Displaying a bog body

When Grauballe Man was discovered, it was considered unethical to display a human body. Yet Professor Glob insisted that he would be preserved and displayed. Over the years Grauballe Man has been exhibited in various ways and in different locations.

The 50ies - The Prehistoric Museum

Since 1955, after his conservation, Grauballe Man was exhibited at the Prehistoric Museum in Aarhus. He was given a place of honour in the museum’s galleries, where he shared a room with a large assemblage of Iron Age weaponry from Illerup Ådal, which had been deposited here after a large battle. Later he gained the company of mummy ‘Petra’, a mummy found in Peru by adventurer Jørgen Bitsch.

The 70ies - Move to Moesgaard

In 1970 the museum moved to the manor house at at Moesgaard, south of Aarhus. It seems there were still some reservations about displaying a dead body, as he was placed in the corner of the gallery housing the Illerup Ådal weaponry, with the briefest of information. Yet visitors revered him, marvelling at this man from the past. When the 50th anniversary of his discovery was approaching in 2002, it was felt that the time was ripe for a new, up-to-date exhibition, with this unique discovery at its centre. Moreover, it was a good time to assess the state of preservation of Grauballe Man and secure him for posterity.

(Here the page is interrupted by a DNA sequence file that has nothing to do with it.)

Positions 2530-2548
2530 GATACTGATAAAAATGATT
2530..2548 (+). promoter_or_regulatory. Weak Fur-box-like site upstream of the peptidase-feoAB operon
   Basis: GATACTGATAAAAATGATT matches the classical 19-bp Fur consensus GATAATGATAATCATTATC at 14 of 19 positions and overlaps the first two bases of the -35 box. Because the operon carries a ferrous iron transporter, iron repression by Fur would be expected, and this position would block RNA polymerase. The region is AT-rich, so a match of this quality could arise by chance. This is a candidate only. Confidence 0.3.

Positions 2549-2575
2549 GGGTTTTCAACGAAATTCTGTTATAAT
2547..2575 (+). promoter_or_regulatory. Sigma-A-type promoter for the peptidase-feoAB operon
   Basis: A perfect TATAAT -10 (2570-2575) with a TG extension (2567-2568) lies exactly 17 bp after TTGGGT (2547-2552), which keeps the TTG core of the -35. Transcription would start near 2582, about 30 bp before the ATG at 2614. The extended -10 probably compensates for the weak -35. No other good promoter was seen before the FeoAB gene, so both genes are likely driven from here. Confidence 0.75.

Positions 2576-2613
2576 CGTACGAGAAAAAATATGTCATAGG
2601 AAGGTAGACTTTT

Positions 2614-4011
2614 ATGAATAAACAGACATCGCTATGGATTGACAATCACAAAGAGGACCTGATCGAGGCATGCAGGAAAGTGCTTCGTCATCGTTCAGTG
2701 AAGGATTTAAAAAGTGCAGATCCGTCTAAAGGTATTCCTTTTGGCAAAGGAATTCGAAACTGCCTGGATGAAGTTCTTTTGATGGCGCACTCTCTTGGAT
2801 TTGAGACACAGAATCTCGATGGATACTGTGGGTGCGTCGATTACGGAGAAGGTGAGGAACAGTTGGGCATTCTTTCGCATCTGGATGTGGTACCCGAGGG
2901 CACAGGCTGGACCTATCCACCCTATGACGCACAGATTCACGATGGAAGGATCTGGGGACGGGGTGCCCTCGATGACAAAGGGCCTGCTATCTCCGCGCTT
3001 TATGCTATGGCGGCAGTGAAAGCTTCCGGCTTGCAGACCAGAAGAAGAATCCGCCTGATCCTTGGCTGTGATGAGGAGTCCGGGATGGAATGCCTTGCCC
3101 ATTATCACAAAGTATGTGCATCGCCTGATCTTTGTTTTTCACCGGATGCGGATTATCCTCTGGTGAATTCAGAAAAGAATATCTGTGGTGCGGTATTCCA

The early 2000s - Climate control

To display Grauballe Man in the best way, whilst also keeping in mind his future preservation, a new, light-weight and invisible mount to support him was made. A new exhibition case was also built especially for him. The climate within this case could be carefully regulated. Oxygen and moisture levels, as well as temperature were controlled so the breakdown of Grauballe Man’s soft tissues would be minimised. A UV-absorbent film was included in the glass to protect Grauballe Man from ultraviolet rays.  In his new case, Grauballe Man finally lay in a well-deserved place at the centre of the new permanent exhibition.


In 2014 Grauballe Man made his final move, to the newly built Moesgaard Museum located next to the old manor house. Here, he is currently displayed in climate controlled conditions within his own space in the Iron Age section of the permanent galleries. In ‘The current exhibition’ below you can find out more about Grauballe Man’s display.